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Here's How to Figure Out What Every Dial Tone Line Does

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If your organization is like most, you’re still paying a communications service provider for dial tone lines, typically delivered on copper cable. These are also called POTS lines (Plain Old Telephone Service) and have ten digits (area code + exchange + last four numbers). This type of line is being phased out. If you keep any of them, and your provider is willing to support them, the cost is about to go up, so now is a good time to determine whether you need these lines. If your service provider approaches you to migrate the lines to another type of service, it will help to know in advance how the lines are used.
 
Note: A dial tone line is different than a ‘Direct Inward Dial” (DID) number, which also has ten digits but is a software number only.
 
Gather Detail on How the Lines Are Used
There may be multiple types of services on each bill, but we're focusing on the dial tone lines for now (we’ll write about researching the purpose of other types of lines in a future article).
 
  • First, get a recent copy of every fixed-line communications bill you receive monthly. Since different bills may go to different departments, it’s good to get a list from your accounts payable department of every communication account paid monthly.
  • Next, get a detailed inventory of all services paid for under each separate bill. Ask each communications service provider to give you this inventory broken down to the smallest individual billable item. Keep in mind that communications service providers typically give marketing names to their services, so the same service from one company may have a different name than the exact same service from another.
  • Note what you are paying monthly for each line (it may vary) so that if you do not need it, you will be able to track your savings.
  • Even a single dial tone line can have multiple billing components, so be sure to take each of them into account. For example a directory listing charge (or non-published charge) or a separate charge for touchtone. Account for taxes and surcharges, which can add 20% or more to each line's billing sum. Within your organization, there may also be more than one person needed to identify the purpose of various lines. Be sure to include anyone responsible for keeping your business telephone system up and running.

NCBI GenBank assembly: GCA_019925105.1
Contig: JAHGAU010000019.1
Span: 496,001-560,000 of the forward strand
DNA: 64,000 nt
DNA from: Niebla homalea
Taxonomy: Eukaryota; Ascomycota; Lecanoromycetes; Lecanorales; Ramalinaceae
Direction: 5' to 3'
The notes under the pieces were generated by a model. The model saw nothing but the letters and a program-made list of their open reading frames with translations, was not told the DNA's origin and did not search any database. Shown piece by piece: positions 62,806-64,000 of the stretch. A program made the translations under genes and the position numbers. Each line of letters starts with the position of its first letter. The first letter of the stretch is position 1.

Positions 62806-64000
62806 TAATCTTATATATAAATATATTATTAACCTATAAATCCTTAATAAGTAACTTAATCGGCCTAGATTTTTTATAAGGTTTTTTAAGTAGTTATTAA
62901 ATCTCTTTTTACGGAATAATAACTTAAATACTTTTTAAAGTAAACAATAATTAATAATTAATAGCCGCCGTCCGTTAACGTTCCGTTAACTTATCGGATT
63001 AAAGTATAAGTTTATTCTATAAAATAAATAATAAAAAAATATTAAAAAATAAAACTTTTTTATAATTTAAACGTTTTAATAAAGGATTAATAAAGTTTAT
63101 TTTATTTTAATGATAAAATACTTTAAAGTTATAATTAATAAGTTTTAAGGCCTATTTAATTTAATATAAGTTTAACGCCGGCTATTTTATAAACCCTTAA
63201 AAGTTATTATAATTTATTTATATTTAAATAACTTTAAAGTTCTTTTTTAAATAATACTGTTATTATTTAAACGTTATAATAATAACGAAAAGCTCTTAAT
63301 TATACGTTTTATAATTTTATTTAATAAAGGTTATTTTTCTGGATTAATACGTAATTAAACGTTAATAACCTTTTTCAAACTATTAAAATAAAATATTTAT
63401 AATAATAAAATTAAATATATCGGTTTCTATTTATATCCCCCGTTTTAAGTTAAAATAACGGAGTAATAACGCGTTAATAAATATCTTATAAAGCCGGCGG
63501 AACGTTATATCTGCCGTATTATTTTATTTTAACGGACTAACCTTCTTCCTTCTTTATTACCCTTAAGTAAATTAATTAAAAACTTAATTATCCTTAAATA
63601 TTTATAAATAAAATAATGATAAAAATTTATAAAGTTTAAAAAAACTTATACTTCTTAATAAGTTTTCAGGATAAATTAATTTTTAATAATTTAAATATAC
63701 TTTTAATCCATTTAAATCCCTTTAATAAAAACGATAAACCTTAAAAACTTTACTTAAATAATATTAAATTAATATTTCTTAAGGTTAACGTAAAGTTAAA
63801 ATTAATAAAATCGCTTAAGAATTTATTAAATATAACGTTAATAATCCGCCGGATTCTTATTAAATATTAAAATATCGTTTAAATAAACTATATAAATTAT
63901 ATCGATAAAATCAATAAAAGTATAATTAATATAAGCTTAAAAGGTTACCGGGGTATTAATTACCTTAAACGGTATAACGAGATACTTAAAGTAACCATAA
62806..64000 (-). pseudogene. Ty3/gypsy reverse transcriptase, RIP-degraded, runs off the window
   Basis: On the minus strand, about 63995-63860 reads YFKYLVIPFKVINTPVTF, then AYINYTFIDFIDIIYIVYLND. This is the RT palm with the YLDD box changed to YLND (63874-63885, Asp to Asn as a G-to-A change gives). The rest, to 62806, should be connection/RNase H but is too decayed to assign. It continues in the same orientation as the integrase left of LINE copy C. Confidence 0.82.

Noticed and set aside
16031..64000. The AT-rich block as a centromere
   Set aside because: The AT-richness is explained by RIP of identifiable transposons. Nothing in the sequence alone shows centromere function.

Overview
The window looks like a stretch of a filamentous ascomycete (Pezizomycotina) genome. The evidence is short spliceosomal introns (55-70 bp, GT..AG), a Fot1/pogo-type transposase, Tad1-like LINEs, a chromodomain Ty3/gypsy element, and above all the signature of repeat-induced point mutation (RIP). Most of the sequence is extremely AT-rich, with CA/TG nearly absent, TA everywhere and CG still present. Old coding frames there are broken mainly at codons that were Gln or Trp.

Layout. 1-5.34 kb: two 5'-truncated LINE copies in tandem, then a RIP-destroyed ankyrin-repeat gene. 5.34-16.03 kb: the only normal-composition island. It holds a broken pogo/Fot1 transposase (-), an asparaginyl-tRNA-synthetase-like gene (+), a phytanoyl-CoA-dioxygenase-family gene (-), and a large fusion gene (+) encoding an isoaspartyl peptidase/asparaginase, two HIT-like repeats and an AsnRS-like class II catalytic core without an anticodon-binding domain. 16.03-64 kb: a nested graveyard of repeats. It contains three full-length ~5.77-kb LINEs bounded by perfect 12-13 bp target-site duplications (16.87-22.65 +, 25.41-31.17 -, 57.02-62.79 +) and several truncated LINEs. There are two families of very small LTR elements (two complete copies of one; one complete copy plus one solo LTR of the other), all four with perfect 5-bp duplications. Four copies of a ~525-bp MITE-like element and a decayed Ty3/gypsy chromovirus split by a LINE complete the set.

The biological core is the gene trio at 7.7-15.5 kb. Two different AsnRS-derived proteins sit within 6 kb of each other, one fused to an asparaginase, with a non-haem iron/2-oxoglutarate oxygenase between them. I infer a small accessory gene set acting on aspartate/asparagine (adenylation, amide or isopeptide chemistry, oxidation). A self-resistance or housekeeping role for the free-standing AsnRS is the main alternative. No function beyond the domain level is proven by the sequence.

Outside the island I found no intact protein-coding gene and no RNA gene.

• Once you receive the details, if it’s not clear, ask for a call with someone who can explain it. This will typically be your carrier's billing specialist rather than your account executive—although it is a good idea to keep your entire account team involved.
 
Do Your Research
You'll likely have some lines where it's not immediately apparent why they're still operational or who's using them. The dial tones lines may be separate telephone numbers used by different individuals, or the dial tone lines were used in special promotions or ad campaigns. They may also be part of the facility's infrastructure and linked to an alarm system, an elevator's call line, a fax line, and a dedicated modem. You'll need to do some detective work.
 
Here is a recommended step-by-step process for identifying the business purpose of your dial tone lines:
 
  1. First, see if anyone in your organization has been keeping records. Even if records have not been kept up-to-date, they can be a helpful resource indicating the original purpose of the line.
  2. Request the service address from the provider. This is often different from the billing address and will let you know where the line is physically located.
  3. Call the number. If someone answers, identify yourself and ask who it is and where they are located within the organization (address, floor, room, department). You can also ask if they know what the line is used for. Just because someone answers does not necessarily mean the line is needed.